'Memoirs of a Geisha' by Arthur Golden

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Chiyo is a poor girl from a small Japanese village, Yoroido. Her father is a fisherman and she lives in what she calls a “tipsy house” near the cliff. When her mother dies, her father can’t no longer take care of Chiyo and the girl is given to Mr. Tanaka, who takes her and her sister to Kyoto. There, Chiyo goes to a geisha house in Gion while her sister is sold as a prostitute. Chiyo’s training to become a geisha is difficult: first she changed her name into Sayuri. Besides, her beautiful eyes and natural elegance provoke the envy of the main geisha, Hatsumomo, who betrays and even attacks her in many occasions

As time goes by, Sayuri becomes a successful geisha, she counts on Mamela, her partner and rival of the cruel Hatsumomo. Besides, she has important clients, like businessmen or politicians. However, her truth love is for the gentle Chairman, whom she can’t tell about her feelings because she is in debt with Nobu, the Chairman’s friend and partner.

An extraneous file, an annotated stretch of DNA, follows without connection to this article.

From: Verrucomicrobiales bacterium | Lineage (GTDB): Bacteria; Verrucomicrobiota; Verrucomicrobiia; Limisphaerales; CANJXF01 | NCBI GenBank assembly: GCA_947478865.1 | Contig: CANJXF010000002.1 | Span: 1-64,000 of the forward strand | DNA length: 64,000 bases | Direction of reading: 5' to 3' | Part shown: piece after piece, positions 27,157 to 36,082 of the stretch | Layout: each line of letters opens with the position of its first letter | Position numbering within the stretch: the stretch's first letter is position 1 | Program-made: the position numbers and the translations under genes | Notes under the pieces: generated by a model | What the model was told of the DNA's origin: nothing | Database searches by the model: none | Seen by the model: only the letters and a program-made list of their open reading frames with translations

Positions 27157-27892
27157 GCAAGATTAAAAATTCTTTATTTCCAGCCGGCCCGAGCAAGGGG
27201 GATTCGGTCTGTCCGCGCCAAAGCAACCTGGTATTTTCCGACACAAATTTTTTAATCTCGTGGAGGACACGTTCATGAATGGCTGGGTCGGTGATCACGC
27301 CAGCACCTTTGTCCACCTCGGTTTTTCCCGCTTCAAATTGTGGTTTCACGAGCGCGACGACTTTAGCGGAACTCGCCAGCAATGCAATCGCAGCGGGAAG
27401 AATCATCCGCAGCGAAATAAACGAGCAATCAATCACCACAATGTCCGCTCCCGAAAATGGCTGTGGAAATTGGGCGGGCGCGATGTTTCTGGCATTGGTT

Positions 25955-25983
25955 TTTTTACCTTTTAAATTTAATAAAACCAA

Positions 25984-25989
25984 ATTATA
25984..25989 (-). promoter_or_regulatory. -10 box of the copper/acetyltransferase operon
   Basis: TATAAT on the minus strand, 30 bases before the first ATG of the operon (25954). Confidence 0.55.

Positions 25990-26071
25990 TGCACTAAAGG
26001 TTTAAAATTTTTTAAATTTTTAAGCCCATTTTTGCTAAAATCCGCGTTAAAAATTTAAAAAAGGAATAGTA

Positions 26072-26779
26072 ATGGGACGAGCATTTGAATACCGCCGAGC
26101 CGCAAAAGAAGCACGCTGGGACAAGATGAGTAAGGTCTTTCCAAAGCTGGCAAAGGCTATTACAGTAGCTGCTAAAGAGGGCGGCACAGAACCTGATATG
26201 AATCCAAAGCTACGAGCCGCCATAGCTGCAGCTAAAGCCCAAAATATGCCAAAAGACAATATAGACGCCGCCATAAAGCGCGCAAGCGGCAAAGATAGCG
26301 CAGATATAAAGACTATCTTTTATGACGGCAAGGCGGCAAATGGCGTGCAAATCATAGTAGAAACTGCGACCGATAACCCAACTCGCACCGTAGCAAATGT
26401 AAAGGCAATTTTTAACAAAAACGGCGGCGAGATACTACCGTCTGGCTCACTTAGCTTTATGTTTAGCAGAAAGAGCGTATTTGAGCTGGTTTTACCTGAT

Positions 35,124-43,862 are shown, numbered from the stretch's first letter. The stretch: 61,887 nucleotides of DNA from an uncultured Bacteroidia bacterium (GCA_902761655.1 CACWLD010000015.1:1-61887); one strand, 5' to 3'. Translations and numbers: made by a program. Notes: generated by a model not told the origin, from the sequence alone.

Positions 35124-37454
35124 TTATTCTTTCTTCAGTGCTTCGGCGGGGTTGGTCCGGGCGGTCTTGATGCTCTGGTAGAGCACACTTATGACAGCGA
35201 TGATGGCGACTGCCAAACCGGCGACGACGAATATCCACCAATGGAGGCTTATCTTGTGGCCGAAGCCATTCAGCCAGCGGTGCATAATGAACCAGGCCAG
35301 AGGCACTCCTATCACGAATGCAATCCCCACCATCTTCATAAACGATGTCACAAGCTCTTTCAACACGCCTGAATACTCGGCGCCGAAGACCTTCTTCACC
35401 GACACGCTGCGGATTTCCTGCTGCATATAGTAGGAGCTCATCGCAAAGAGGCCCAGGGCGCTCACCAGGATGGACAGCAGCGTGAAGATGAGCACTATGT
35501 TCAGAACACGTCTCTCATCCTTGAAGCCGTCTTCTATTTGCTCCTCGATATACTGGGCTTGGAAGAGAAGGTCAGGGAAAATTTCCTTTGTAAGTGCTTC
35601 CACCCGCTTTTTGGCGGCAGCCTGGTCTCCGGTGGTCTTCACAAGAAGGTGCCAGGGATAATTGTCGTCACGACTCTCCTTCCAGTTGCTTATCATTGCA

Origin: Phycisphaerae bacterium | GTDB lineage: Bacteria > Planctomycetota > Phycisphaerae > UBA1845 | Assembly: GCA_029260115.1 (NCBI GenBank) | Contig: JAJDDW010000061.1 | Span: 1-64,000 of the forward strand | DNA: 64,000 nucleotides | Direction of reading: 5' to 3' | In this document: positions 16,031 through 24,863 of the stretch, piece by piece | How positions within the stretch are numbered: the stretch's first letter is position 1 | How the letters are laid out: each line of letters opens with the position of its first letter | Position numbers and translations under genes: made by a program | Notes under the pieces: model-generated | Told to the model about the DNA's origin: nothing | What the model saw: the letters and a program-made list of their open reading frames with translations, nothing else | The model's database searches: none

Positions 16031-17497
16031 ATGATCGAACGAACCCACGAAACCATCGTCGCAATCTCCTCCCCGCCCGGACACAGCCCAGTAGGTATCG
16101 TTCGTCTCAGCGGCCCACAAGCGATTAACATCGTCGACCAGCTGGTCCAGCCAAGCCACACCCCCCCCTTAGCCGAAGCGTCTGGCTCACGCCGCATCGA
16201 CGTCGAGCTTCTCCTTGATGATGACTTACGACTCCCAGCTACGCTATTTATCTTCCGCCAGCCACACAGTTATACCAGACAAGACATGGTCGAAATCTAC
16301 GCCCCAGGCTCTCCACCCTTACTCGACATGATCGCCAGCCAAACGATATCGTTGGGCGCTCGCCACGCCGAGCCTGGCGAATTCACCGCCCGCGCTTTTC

When the Second World War breaks out, the geisha house is closed and as a result Sayuri must move to a safer place, with the help of Nobu, who is constantly looking after her. When the war ends, she retires from being a geisha, becomes the Chairman’s “danna” and moves to New York, where she has her own tea house.

The novel is a deeply affecting story of love, written in an elegant prose. Through the acute descriptions we can approach the way of life and training of geishas, as well as the competitiveness, envy, search for triumph and lack of trust in their lives. Sayuri tells the story in first person, which makes the reader feel involved in the plot. Furthermore, the main characters are exceptionally well drawn, they try to survive in an hostile environment and they are often trapped inside their passions. In addition, the narrator perfectly describes the ceremonies of geishas, like the “mizuage” (when a geisha loses her virginity) or the “donna” (when a powerful man supports the geisha’s training and her entire livelihood).

In short, this is a wonderful and fascinating book I couldn’t put down, I truly recommend it.

Here are some paragraphs I’ve loved:

“My mother’ eyes were a translucent gray, and mine are just the same. The fortune-tellers said her eyes were so pale because of too much water in her personality”“From the moment the Chairman had first spoken to me, I’d forgotten that I was watching for a sign about my future”

“I cannot tell you what it is that guides us in this life; but for me, I fell toward the Chairmen just as a stone must fall toward the earth”

“Our world is no more permanent than a wave rising on the ocean. Whatever our struggles and triumphs, however we may suffer them, all too soon they bleed into a wash, just like watery ink on a paper”

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